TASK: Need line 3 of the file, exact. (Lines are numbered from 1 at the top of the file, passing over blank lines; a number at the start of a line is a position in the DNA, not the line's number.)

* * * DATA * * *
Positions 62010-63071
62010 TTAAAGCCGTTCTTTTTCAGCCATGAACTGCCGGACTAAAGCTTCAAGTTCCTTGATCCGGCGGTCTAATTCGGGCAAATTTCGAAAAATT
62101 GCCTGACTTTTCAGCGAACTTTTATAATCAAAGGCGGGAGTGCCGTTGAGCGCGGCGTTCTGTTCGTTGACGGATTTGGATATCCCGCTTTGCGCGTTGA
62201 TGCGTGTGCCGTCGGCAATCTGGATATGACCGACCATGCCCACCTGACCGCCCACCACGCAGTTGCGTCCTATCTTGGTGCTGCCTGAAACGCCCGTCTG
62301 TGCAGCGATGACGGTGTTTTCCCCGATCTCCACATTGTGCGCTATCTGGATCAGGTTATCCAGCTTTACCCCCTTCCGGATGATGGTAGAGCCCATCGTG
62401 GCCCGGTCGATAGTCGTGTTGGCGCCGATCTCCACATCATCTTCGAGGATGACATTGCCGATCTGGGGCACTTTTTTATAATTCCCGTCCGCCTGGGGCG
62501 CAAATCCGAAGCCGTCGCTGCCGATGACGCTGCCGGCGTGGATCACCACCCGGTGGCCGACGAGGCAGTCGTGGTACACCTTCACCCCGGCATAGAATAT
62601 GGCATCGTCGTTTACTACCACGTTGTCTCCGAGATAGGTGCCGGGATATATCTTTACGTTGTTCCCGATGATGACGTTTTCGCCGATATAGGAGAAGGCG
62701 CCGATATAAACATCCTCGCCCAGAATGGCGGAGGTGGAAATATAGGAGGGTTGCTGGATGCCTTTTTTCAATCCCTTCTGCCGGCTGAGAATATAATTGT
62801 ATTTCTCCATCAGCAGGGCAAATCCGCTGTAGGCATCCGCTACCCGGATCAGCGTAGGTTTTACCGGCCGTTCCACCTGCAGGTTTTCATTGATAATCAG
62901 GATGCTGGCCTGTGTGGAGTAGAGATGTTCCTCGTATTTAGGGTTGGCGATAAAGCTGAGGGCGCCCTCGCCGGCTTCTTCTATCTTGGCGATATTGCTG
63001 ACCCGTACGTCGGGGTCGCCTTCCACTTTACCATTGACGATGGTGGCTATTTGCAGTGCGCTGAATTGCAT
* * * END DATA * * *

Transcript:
62101 GCCTGACTTTTCAGCGAACTTTTATAATCAAAGGCGGGAGTGCCGTTGAGCGCGGCGTTCTGTTCGTTGACGGATTTGGATATCCCGCTTTGCGCGTTGA